Functions of the office in Ernakulam have been brought to a grinding halt because it has run out of funds to buy stamps.

The mighty Regional Transport Office in Ernakulam has been brought to its knees by the humble postage stamp. Some of the key functions of the office in Ernakulam have been brought to a grinding halt simply because it has run out of funds to buy stamps.

The department has to rely on post to deliver summons and other official communication. Having almost run out of funds demarcated for stamps, the department is forced to prioritise its despatch. Documents for important legal procedures get top priority while some other duties take a back seat. The police’s recent drive against auto drivers and other motorists violating norms has landed the RTO with several recommendations for cancellation of licences. To even begin the procedure for driving licence cancellation, the office has to summon the person by registered post to hear their explanation. For now though, traffic rule violators are the least of RTO’s worries.


While preferring to travel in an autorickshaw to reach the Collectorate in time to file her nomination, Aam Aadmi Party (AAP) candidate Anita Pratap seemed unaware of the severe regular traffic congestion between MG Road and Civil station in Kakkanad. So she arrived at the returning officer’s cabin seven minutes after the prescribed time for filing nomination on Thursday. When District Collector and returning officer M G Rajamaickam asked her the reason for the delay, Ms Anita said the ‘simplest mode of transport’ she chose was trapped in the traffic block. When the Collector pointed out that the Election Commission permits filing nomination only between 11 am and 3 pm, she left his chamber saying she would file it on Friday during morning hours. AAP workers who accompanied her said she would use autorickshaw to travel on Friday as well. Like the broom, autorickshaw is also emerging as a symbol for AAP.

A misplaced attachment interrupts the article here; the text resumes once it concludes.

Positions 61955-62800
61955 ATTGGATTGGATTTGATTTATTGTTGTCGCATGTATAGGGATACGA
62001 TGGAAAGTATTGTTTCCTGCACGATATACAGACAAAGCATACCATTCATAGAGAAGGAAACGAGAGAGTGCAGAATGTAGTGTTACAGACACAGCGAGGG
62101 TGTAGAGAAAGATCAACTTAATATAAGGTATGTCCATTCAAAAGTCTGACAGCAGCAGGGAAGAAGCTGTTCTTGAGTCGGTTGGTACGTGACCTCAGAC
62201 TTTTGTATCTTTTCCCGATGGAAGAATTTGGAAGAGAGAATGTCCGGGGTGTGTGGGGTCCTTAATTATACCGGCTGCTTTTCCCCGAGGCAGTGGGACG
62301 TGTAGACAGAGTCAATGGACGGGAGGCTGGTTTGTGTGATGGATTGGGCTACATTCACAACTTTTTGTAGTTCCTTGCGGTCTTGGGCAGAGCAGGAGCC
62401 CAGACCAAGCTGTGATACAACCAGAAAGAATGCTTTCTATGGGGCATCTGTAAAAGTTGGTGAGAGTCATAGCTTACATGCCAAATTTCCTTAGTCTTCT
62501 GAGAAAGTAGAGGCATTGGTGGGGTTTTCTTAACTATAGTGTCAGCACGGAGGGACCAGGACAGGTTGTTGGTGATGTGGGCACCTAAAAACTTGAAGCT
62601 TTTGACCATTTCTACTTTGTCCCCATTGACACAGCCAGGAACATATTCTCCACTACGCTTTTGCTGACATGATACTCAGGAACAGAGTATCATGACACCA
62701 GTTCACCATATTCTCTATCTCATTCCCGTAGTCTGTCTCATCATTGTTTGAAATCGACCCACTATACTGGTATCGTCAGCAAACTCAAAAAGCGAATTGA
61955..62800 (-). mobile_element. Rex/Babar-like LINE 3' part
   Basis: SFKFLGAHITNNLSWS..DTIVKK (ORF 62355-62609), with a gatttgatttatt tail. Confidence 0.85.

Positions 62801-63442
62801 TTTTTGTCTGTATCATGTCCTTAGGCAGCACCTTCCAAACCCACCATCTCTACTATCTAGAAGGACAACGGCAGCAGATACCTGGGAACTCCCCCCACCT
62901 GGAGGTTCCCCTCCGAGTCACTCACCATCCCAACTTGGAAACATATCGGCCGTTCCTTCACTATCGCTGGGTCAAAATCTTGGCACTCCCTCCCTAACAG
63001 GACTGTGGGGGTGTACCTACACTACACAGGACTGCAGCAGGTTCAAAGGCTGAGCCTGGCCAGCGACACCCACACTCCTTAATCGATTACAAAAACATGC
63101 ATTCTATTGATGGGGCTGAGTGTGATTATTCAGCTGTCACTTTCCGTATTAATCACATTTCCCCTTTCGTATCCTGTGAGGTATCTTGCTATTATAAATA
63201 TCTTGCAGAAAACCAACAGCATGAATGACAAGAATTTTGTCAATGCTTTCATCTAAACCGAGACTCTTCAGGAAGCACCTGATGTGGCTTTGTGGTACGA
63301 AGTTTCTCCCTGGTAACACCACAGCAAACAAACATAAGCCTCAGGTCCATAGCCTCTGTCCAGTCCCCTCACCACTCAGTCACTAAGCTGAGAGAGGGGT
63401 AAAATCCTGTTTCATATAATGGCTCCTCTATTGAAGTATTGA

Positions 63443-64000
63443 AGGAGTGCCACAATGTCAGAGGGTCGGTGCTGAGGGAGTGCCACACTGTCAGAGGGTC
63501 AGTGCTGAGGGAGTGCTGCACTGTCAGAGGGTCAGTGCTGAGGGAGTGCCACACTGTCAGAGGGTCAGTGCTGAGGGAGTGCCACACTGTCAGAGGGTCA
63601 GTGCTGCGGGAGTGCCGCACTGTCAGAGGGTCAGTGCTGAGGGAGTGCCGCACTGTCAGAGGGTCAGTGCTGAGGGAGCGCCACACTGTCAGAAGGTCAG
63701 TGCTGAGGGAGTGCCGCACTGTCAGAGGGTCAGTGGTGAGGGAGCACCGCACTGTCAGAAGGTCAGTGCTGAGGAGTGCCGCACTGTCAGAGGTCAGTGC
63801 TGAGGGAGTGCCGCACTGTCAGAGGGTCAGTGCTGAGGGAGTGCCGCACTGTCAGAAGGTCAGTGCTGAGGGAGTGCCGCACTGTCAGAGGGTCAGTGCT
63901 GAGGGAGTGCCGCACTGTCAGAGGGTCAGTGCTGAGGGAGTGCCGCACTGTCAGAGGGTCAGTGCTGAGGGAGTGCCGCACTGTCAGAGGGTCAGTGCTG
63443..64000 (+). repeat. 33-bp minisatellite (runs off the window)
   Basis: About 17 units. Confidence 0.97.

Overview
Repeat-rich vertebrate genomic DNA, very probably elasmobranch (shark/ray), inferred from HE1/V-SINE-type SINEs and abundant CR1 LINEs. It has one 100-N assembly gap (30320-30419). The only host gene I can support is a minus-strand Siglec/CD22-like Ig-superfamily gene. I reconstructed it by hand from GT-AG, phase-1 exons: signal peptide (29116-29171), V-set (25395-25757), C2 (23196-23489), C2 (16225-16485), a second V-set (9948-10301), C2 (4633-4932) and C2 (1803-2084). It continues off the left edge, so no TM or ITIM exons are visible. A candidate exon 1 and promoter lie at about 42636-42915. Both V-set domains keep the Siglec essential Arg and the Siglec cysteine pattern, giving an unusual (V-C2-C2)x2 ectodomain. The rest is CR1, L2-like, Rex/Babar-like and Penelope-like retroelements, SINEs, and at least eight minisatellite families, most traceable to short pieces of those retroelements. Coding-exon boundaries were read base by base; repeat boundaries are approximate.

Far away from the hustle and bustle of New Delhi, it was a perfect holidaying for Sheila Dixit in Fort Kochi on Thursday.

The newly appointed Governor of Kerala, who visited the place with her family members, had a packed schedule which included a visit to the iconic Dutch Palace, Jew Street and the Synagogue. During the visit that lasted nearly four hours, she also watched the Chinese fishing nets in action and had a lunch in traditional Kerala style.

According to sources who accompanied the entourage, the high-point of the visit was her rendezvous with people on the streets of Fort Kochi. She interacted freely with whoever approached her. “The Governor was in such a relaxed state of mind that she even permitted them to take pictures along with her,” they said. Upon finishing the trip, the Governor even thanked the officials for facilitating the visit.

(By Nidhi Surendranath, K.A. Shaji, Hiran Unnikrishnan )

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